The goal of this project is to implement forward (3D point to 2D point) and inverse (2D point to
3D ray) camera projection, and to perform triangulation from two cameras to do 3D
reconstruction from pairs of matching 2D image points. This project will involve understanding
relationships between 2D image coordinates and 3D world coordinates and the chain of
transformations that make up the pinhole camera model that was discussed in class. Your
specific tasks will be to project 3D coordinates (sets of 3D joint locations on a human body,
measured by motion capture equipment) into image pixel coordinates that you can overlay on
top of an image, to then convert those 2D points back into 3D viewing rays, and then
triangulate the viewing rays of two camera views to recover the original 3D coordinates you
started with (or values close to those coordinates).
You will be provided:
• 3D point data for each of 12 body joints for a set of motion capture frames recorded of a
subject performing a Taiji exercise. The 12 joints represent the shoulders, elbows,
wrists, hips, knees, and ankles. Each joint will be provided for a time series that is
~30,000 frames long, representing a 5-minute performance recorded at 100 frames per
second in a 3D motion capture lab.
• Camera calibration parameters (Intrinsic and extrinsic) for two video cameras that were
also recording the performance. Each set of camera parameters contains all information
needed to project 3D joint data into pixel coordinates in one of the two camera views.
• An mp4 movie file containing the video frames recorded by each of the two video
cameras. The video was recorded at 50 frames per second.
While this project appears to be a simple task at first, you will discover that practical
applications have hurdles to overcome. Specifically, in each frame of data there are 12 joints
with ~30,000 frames of data to be projected into 2 separate camera coordinate systems. That is
over ~700,000 joint projections into camera views and ~350,000 reconstructions back into
world coordinates! Furthermore, you will need to have a very clear understanding of the
pinhole camera model that we covered in class, to be able to write functions to correctly
project from 3D to 2D and back again.
The specific project outcomes include:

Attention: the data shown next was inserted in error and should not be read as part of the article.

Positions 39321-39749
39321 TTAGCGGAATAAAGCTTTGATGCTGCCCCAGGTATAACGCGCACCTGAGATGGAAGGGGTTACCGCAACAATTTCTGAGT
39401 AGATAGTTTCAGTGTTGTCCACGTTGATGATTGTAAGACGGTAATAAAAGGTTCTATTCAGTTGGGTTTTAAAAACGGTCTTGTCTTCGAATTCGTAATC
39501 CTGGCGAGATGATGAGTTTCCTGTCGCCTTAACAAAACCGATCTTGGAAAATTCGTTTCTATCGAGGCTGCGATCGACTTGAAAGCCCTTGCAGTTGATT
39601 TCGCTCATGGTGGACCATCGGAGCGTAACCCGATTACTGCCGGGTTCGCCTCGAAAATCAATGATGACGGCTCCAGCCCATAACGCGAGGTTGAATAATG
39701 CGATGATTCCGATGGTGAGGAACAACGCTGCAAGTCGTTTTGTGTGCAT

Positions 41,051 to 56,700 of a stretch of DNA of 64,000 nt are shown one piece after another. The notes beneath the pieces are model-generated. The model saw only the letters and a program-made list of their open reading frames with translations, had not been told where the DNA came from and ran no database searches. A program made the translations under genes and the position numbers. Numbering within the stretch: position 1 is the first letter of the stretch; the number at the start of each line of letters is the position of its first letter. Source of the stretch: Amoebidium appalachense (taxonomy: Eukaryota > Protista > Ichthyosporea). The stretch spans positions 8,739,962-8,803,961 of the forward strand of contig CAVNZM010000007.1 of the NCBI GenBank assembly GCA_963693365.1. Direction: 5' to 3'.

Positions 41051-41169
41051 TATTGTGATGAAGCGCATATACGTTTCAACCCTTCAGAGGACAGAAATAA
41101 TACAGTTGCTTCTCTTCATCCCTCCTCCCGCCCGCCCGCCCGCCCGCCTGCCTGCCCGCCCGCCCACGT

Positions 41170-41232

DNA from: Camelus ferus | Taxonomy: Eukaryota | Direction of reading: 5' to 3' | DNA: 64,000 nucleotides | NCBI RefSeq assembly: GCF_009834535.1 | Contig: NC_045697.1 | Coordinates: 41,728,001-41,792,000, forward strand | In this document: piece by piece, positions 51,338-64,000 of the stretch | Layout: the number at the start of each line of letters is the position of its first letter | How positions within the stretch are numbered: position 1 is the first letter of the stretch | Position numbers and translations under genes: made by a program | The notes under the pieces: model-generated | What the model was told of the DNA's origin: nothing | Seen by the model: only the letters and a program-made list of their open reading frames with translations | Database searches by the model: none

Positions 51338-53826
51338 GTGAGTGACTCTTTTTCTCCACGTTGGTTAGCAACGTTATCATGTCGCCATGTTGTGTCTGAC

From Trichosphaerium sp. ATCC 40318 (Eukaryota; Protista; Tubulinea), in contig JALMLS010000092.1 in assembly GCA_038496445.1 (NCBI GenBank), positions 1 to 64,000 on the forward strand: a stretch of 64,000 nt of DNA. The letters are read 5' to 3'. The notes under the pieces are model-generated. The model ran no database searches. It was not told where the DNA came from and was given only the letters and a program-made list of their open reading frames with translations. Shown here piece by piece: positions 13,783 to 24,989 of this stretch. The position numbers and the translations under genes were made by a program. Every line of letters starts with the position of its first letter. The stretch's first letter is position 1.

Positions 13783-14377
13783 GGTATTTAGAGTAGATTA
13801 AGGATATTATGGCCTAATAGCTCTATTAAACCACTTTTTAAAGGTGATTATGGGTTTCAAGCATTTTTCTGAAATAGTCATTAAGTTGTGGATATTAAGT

• Experience in Matlab programming
• Understanding intrinsic and extrinsic camera parameters
• Projection of 3D data into 2D images coordinates
• Reconstruction of 3D locations by triangulation from two camera views
• Measurement of 3D reconstruction error
• Practical understanding of epipolar geometry.
2 The Basic Operations
The following steps will be essential to the successful completion of the project:
1. Input and parsing of mocap dataset. Read in and properly interpret the 3D joint data.
2. Input and parsing of camera parameters. Read in each set of camera parameters and
interpret with respect to our mathematical camera projection model.
3. Use the camera parameters to project 3D joints into pixel locations in each of the two
image coordinate systems.
4. Reconstruct the 3D location of each joint in the world coordinate system from the
projected 2D joints you produced in Step3, using two-camera triangulation.
5. Compute Euclidean (L²) distance between all joint pairs. This is a per joint, per frame L²
distance between the original 3D joints and the reconstructed 3D joints providing a
quantitative analysis of the distance between the joint pairs.
2.1 Reading the 3D joint data
The motion capture data is in file Subject4-Session3-Take4_mocapJoints.mat . Once you load it
in, you have a 21614x12x4 array of numbers. The first dimension is frame number, the second
is joint number, and the last is joint coordinates + confidence score for each joint. Specifically,
the following snippet of code will extract x,y,z locations for the joints in a specific mocap frame.
mocapFnum = 1000; %mocap frame number 1000
x = mocapJoints(mocapFnum,:,1); %array of 12 X coordinates
y = mocapJoints(mocapFnum,:,2); % Y coordinates
z = mocapJoints(mocapFnum,:,3); % Z coordinates
conf = mocapJoints(mocapFnum,:,4) %confidence values
Each joint has a binary “confidence” associated with it. Joints that are not defined in a frame
have a confidence of 0. Feel free to Ignore any frames don’t have all confidences = 1.
There are 12 joints, in this order:
1 Right shoulder
2 Right elbow
3 Right wrist
4 Left shoulder
5 Left elbow
6 Left wrist
7 Right hip
本网站支持 Alipay WeChatPay PayPal等支付方式
E-mail: firstname.lastname@example.org 微信号:vipnxx